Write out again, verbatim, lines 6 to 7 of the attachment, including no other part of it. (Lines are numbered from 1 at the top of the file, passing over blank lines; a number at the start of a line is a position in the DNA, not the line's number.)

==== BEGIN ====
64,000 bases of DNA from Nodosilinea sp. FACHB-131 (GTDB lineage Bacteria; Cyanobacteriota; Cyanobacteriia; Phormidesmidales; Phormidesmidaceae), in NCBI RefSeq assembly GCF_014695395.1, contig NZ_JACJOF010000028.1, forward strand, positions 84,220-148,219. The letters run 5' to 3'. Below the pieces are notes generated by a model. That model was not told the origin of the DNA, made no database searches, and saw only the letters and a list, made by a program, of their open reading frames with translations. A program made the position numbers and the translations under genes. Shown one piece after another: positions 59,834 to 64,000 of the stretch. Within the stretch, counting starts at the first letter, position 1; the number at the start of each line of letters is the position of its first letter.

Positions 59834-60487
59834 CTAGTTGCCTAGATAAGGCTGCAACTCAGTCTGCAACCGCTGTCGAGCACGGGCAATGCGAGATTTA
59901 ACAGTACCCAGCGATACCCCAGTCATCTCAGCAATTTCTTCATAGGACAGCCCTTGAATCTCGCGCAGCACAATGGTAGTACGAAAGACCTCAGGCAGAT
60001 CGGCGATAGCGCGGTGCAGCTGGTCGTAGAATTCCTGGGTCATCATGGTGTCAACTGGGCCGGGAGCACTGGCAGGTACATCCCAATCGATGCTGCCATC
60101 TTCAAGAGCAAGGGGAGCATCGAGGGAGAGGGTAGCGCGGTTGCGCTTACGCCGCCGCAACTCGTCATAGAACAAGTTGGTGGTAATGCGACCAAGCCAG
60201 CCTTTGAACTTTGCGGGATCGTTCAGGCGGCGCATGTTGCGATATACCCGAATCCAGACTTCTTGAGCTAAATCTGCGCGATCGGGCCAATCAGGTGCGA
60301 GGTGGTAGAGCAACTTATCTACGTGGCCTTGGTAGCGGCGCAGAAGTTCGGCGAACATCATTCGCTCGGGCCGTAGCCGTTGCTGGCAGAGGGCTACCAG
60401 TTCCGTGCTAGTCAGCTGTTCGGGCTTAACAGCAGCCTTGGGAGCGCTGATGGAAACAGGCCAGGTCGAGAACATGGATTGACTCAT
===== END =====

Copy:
60101 TTCAAGAGCAAGGGGAGCATCGAGGGAGAGGGTAGCGCGGTTGCGCTTACGCCGCCGCAACTCGTCATAGAACAAGTTGGTGGTAATGCGACCAAGCCAG
60201 CCTTTGAACTTTGCGGGATCGTTCAGGCGGCGCATGTTGCGATATACCCGAATCCAGACTTCTTGAGCTAAATCTGCGCGATCGGGCCAATCAGGTGCGA